Jana Brass profile picture

Jana Brass Psychotherapy, LCSW

Not Taking New Clients

Jana Brass has worked in the field of human behavior for over 20 years, primarily with teens and adults. She works from a philosophy that is nonjudgmental and open to all. With empathy and curiosity, she offers space that feels safe to disclose feelings or behaviors that seem scary or unacceptable in an effort to promote healing, optimal functioning, and self-acceptance.

Specialties
  • Anxiety and Panic Disorders
  • Personal Growth and Self-Esteem
  • Women’s Mental Health
  • Addiction and Substance Misuse
  • Trauma and Post-Traumatic Stress Disorder (PTSD)
Pay with insurance
  • UnitedHealthcare
  • Oxford Health Plans
  • Cigna
  • Aetna
  • UMR
  • Oscar
  • UHC Student Resources
Pay out-of-pocket
  • $ $ $ $ $
    $140-200
Licensed in
Therapy licenses aren't like driver's licenses — each state has its own set of rules. To offer care, a provider needs to be licensed in the state you're located in when sessions are happening.
  • New York
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Provider
Profile
“I am a warm, insightful, and highly intuitive individual who is able to make what seems like an intimidating process comfortable and disarming.”
What was your path to becoming a therapist?
My path to becoming a therapist has certainly not been linear. Due to various personal issues, I initially put off the conventional college path, choosing to work odd jobs, travel, and pursue my love of music. These travels cemented my fascination with the diverse human experience and inspired me to pursue the college track in my late 20s to study human behavior in an academic setting. After studying sociology and psychology in my undergraduate program, I originally pursued a career in academic research, studying addiction and psychoactive substances and their effects at Columbia Medical School and the Rockefeller Institute from 2002-2006. While this experience provided immeasurable value to my learning and understanding of certain human concepts, I learned that my true interest lay in the clinical understanding of humans on a more personal, therapeutic basis as opposed to in the sterile confines of a lab. This informed my graduate school path and various job settings.
What should someone know about working with you?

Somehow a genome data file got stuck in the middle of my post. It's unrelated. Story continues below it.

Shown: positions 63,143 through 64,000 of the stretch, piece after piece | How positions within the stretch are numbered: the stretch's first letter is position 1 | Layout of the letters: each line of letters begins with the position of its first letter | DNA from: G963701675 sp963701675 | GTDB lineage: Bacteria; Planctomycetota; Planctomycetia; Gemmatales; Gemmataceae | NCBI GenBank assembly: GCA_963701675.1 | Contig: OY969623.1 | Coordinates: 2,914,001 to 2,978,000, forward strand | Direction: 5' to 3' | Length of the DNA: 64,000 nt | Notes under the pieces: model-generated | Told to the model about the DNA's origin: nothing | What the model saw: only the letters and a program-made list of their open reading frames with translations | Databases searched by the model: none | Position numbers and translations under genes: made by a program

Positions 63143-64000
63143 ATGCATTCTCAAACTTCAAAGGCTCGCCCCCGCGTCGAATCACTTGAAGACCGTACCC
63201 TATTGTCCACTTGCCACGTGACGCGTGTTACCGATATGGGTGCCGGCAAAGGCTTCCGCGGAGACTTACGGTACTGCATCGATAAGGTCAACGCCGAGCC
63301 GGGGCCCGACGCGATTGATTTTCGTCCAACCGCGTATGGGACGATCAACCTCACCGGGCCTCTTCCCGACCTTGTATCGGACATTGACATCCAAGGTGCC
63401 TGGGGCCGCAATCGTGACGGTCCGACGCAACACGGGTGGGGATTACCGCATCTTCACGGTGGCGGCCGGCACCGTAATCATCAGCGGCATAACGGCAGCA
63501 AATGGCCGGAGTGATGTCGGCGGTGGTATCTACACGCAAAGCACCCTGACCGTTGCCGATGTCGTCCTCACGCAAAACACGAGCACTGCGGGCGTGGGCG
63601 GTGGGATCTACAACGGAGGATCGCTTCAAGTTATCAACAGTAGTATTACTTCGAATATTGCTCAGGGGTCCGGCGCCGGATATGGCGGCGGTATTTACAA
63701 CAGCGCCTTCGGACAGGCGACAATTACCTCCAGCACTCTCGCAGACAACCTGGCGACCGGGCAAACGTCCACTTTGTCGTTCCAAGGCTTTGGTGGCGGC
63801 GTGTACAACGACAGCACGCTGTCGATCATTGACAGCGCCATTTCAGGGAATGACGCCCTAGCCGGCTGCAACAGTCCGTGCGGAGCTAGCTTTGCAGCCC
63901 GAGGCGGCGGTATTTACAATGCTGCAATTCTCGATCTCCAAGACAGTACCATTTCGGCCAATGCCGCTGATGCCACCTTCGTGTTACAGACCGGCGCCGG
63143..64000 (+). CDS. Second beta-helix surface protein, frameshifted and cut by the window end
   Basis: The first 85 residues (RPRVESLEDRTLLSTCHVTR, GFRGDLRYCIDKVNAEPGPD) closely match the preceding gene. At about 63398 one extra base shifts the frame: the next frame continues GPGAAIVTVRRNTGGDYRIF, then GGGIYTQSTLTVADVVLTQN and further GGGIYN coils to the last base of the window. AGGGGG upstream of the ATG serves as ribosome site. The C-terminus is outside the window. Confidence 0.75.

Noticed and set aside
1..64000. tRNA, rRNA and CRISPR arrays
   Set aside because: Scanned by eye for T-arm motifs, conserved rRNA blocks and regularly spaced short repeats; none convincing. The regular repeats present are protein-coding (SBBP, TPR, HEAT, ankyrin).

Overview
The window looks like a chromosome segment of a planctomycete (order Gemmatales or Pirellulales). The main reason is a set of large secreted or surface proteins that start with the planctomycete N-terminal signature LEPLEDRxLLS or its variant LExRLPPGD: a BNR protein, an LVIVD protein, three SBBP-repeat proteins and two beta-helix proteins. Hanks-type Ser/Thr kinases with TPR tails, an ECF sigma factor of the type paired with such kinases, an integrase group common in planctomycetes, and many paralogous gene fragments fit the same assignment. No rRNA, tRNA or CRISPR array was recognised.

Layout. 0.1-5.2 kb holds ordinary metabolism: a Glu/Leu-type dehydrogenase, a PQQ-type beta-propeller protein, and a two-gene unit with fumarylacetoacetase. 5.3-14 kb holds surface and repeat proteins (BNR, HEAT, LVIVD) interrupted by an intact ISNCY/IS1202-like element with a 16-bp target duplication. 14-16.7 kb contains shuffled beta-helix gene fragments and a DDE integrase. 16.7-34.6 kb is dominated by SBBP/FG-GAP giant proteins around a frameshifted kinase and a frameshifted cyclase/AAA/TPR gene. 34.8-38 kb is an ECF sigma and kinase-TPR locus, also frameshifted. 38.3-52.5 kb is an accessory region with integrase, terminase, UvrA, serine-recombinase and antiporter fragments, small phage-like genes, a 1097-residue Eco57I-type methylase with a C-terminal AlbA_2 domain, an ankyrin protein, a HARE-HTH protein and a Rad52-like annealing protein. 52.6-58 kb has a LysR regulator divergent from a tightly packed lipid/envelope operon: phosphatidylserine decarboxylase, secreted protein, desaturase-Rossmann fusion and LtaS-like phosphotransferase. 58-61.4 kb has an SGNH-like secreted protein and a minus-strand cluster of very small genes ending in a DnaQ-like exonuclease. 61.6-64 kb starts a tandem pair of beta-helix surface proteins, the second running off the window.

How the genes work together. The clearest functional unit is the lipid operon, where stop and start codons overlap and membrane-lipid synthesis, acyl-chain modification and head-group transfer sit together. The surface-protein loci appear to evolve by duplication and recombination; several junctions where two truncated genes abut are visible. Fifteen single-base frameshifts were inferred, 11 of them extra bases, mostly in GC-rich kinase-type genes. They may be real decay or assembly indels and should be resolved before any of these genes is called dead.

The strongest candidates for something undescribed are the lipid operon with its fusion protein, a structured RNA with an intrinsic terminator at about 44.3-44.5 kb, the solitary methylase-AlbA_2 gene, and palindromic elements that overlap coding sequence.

I am a warm, insightful, and highly intuitive individual who is able to make what seems like an intimidating process comfortable and disarming. My primary focus is on the therapeutic alliance or trusted relationship as that is the platform from which any vulnerable, real self-work emerges. From there, I use a variety of evidence-based approaches depending on the unique needs and response system of each individual. No person is the same nor does one treatment plan look the same. Please note: I know it can be overwhelming to read so many profiles that sound similar and not know the right fit. I can assure you that I am not just looking to fill slots; I am also interested in working with the right fit. With that said, I make an effort to consistently check that the connection is working and if it’s not, I promise to either change treatment approaches or even offer to help find a better fit as I want this experience to be meaningful and effective for both of us.
What are you most excited about within the evolving mental health landscape?
I am most excited about new platforms from which to engage in the therapeutic process. I am interested in ways to bring physical movement to the experience of change. With that said, I am hoping to eventually incorporate walking sessions into my practice as I believe in the evidence-based research that connects physical movement to brain stimulation and openness. I find that my deepest insights can be reached when taking long walks, as motion can awaken and open the mind in ways that sitting in a room cannot.
Have you done any research-based work that you found particularly exciting? How does it inform your practice today?
As I mentioned above, I have done extensive research related to the human condition, drivers of human behavior, and the reward response system in the brain, work that also allowed for the opportunity to get published in several academic publications. This work not only led to a deeper understanding of the brain and human motivation but it also provided illumination around systemic oppression and how funded research can inform drug laws that disproportionately oppress marginalized populations. My research experience has enriched the critical thought processes I bring to my current practice.
“My primary focus is on the therapeutic alliance or trusted relationship as that is the platform from which any vulnerable, real self-work emerges.”